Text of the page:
History of Alexandrina Council - Part 5
AROUND THE TOWN - July’19 - by Frank Tuckwell
I missed the last Council meeting through a city appointment I had to attend so as there is no item of interest observed from the gallery, this month’s reflection will give way to a little longer step in the history of our local Council’s evolution.
A Short history of our local Council 1853 – 1997 (Part 5)
As the Goolwa Town Council (Corporation) entered the twentieth century with the high spirits and aspirations of the new nation of the Commonwealth of Australia, Mayor Bill Sumner headed his town Council which for the first time, would be part of the third level of government in the land. It would be an entirely new era as Goolwa had little river trade left to it, with some growing concern about disputed control over interstate Goolwa’s river skippers would give less time capturing the dwindling trade remnants left to it below Morgan and began to enter public life through local and State water flow to South Australia. it would find itself asking the question as to what part it would play in the future discussions regarding allocation of Murray River waters between the States.
In the late 1890’s Colonial parliaments had the political battle lines drawn between conservatives, independents and social democrats. When election time came around candidates would hold “town hall” meetings in the Goolwa Institute to harangue the local citizenry. As the closing of the 19th century drew near, the political scene began to change as the old colonial parliaments could see their role changing from top to middle level ranking.
While State politics was moving along adjusting to its middle level role, John D. (Jack) Ritchie was the first of the riverboat skippers to tie up his vessel and enter local politics. He contested and won a Goolwa Council seat for North ward in the 1898. On the resignation of the Stephen Cole, the Town Clerk in 1899, Jack resigned as an elected the member and was appointed Goolwa Town Clerk in July 1899. He served in that office until he resigned in February 1923, to be elected to Council for North ward for 1923-24.
Jack was followed into local government by his brother George, who tied up his steamer to stand for and win the office of Mayor in the town election of 1901. George held the office for three terms.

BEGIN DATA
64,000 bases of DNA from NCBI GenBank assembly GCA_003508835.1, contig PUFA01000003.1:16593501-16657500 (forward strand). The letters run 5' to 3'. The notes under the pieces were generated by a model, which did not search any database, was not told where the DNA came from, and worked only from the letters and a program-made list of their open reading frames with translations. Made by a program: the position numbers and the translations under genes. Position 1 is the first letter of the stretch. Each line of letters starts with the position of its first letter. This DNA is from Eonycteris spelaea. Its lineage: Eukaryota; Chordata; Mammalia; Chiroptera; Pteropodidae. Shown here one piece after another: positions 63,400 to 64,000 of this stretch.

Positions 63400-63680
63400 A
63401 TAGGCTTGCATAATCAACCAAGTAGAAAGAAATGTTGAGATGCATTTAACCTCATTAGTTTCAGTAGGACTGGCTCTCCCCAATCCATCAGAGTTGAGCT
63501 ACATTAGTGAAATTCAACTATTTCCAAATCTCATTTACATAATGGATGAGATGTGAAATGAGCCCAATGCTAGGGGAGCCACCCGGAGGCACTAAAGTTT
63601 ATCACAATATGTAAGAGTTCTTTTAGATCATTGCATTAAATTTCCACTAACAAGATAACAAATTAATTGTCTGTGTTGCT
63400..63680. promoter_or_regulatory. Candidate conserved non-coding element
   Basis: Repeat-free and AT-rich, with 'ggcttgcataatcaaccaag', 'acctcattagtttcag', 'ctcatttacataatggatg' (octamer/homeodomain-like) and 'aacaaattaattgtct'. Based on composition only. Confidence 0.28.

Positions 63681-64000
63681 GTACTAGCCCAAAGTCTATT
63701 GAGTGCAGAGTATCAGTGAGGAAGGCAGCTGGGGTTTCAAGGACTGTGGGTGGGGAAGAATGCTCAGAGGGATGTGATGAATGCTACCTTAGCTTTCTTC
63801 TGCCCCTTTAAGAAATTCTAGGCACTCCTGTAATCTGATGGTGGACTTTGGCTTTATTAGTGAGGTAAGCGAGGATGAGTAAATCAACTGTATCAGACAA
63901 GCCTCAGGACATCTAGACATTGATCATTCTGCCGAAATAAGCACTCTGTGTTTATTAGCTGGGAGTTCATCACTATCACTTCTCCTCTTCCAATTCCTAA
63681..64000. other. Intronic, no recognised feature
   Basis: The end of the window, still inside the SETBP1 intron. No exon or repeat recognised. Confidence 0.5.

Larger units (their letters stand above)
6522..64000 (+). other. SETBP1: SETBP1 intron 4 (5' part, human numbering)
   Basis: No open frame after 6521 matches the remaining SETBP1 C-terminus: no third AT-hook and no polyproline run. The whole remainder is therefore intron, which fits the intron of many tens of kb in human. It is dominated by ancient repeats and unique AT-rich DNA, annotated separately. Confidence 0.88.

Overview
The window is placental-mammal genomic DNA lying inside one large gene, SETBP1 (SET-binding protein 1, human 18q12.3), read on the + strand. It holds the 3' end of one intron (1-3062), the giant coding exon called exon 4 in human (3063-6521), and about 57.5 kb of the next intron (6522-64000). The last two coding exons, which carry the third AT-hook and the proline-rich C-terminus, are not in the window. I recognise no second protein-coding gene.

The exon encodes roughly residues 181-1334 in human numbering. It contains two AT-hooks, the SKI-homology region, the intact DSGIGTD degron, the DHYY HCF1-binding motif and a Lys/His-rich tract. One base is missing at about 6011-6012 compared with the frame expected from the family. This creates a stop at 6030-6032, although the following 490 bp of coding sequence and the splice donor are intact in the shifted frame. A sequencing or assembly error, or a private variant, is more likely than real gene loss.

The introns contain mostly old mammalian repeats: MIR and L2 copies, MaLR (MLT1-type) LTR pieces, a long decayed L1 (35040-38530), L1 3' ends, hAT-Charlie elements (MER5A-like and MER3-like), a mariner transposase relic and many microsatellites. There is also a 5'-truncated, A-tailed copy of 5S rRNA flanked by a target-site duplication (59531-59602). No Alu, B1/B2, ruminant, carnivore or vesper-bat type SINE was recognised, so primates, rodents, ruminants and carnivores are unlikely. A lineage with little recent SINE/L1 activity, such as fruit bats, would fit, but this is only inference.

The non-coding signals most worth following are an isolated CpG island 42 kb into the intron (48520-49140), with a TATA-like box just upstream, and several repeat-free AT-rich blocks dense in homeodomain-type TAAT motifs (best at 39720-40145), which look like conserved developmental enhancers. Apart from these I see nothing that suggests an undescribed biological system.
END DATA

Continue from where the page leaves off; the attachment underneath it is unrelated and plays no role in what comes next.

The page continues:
Captain George was born in Goolwa in 1864, son of Captain James Ritchie, one of Cadell’s pioneer fleet captains. On the death of his father, he took over his shipping business in 1882 and built up a successful fleet of steamers. Although he was to hold a continuing interest in the family business, George made the decision to enter Goolwa’s public life when he was elected by popular vote to become Mayor of Goolwa, 1901-1903. He was also a member of the Corinthian Lodge of Freemasons in Goolwa and was a worshipful Master of the lodge for a term.
George next ventured into State politics by winning the seat of Alexandra in the House of Assembly in 1902. At different periods he served the state in both houses for a total of 40 years, holding every government office during that time, including Treasurer, Chief Secretary and acting Premier. In June 1935 he was knighted for services to the State to become Sir George Ritchie KCMG. He retired in 1943 due to ill-health at 80 years of age. Sir George died on the 9th August 1944.
World War 1 raged through the second decade of the twentieth century and weighed heavily on the people of Goolwa. The Mayors of Goolwa farewelled at least 117 young Goolwa-ites off to war which totalled one sixth of the town’s population. By the 1920’s the river trade for the Port of Goolwa had come to an end except for occasional remnants of local work. As the river trade ran out so did a significant number of the town’s population but although the local owners of the riverboats and those who had the major businesses in the town could have done likewise, they remained and kept their faith in the town of Goolwa. The death notice for the port was finally delivered by a terse line in the Commonwealth Gazette in December 1922 stating bluntly the “establishment of the Port of Goolwa revoked”.
Then followed the great depression as it loomed darkly toward the closing years of the decade and with its economic effects on all governments beginning to show nationally, the chain effects proceeded to move down the line to bite into the financial viability of small Councils. In 1928 the State government began to investigate the possible amalgamation of certain urban and rural Councils with this enquiry inevitably including the still financially viable Corporation of Goolwa within its scope. During Easter weekend of 1929 a massive “Back-to-Goolwa” festival was celebrated throughout town involving an RSL regatta and air race featuring the leading aviators in the industry, along with schools, churches, lodges and clubs drawing the biggest crowd of people ever seen in the town. This event was to show solidarity of Council and people in the fight against the proposed Council amalgamation with their new Mayor, the progressive Percy Wells at its head. The full effects of the great depression fell on the world later that year.